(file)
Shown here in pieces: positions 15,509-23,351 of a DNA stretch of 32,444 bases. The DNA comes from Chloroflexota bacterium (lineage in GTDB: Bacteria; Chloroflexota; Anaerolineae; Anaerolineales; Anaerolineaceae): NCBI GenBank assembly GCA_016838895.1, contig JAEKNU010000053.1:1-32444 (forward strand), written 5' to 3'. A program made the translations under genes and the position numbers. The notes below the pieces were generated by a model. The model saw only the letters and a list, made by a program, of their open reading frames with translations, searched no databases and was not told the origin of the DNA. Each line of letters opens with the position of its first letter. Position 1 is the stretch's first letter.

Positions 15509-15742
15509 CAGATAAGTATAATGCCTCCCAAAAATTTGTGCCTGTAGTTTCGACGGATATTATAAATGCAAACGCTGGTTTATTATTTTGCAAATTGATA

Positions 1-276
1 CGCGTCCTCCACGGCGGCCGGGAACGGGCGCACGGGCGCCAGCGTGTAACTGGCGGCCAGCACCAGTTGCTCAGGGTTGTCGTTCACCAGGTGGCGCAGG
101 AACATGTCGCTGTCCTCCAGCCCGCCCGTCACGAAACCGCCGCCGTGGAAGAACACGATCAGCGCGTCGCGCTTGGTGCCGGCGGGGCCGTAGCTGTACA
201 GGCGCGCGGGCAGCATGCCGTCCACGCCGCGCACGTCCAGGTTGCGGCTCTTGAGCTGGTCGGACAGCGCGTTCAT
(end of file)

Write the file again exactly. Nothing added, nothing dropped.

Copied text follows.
Shown here in pieces: positions 15,509-23,351 of a DNA stretch of 32,444 bases. The DNA comes from Chloroflexota bacterium (lineage in GTDB: Bacteria; Chloroflexota; Anaerolineae; Anaerolineales; Anaerolineaceae): NCBI GenBank assembly GCA_016838895.1, contig JAEKNU010000053.1:1-32444 (forward strand), written 5' to 3'. A program made the translations under genes and the position numbers. The notes below the pieces were generated by a model. The model saw only the letters and a list, made by a program, of their open reading frames with translations, searched no databases and was not told the origin of the DNA. Each line of letters opens with the position of its first letter. Position 1 is the stretch's first letter.

Positions 15509-15742
15509 CAGATAAGTATAATGCCTCCCAAAAATTTGTGCCTGTAGTTTCGACGGATATTATAAATGCAAACGCTGGTTTATTATTTTGCAAATTGATA

Positions 1-276
1 CGCGTCCTCCACGGCGGCCGGGAACGGGCGCACGGGCGCCAGCGTGTAACTGGCGGCCAGCACCAGTTGCTCAGGGTTGTCGTTCACCAGGTGGCGCAGG
101 AACATGTCGCTGTCCTCCAGCCCGCCCGTCACGAAACCGCCGCCGTGGAAGAACACGATCAGCGCGTCGCGCTTGGTGCCGGCGGGGCCGTAGCTGTACA
201 GGCGCGCGGGCAGCATGCCGTCCACGCCGCGCACGTCCAGGTTGCGGCTCTTGAGCTGGTCGGACAGCGCGTTCAT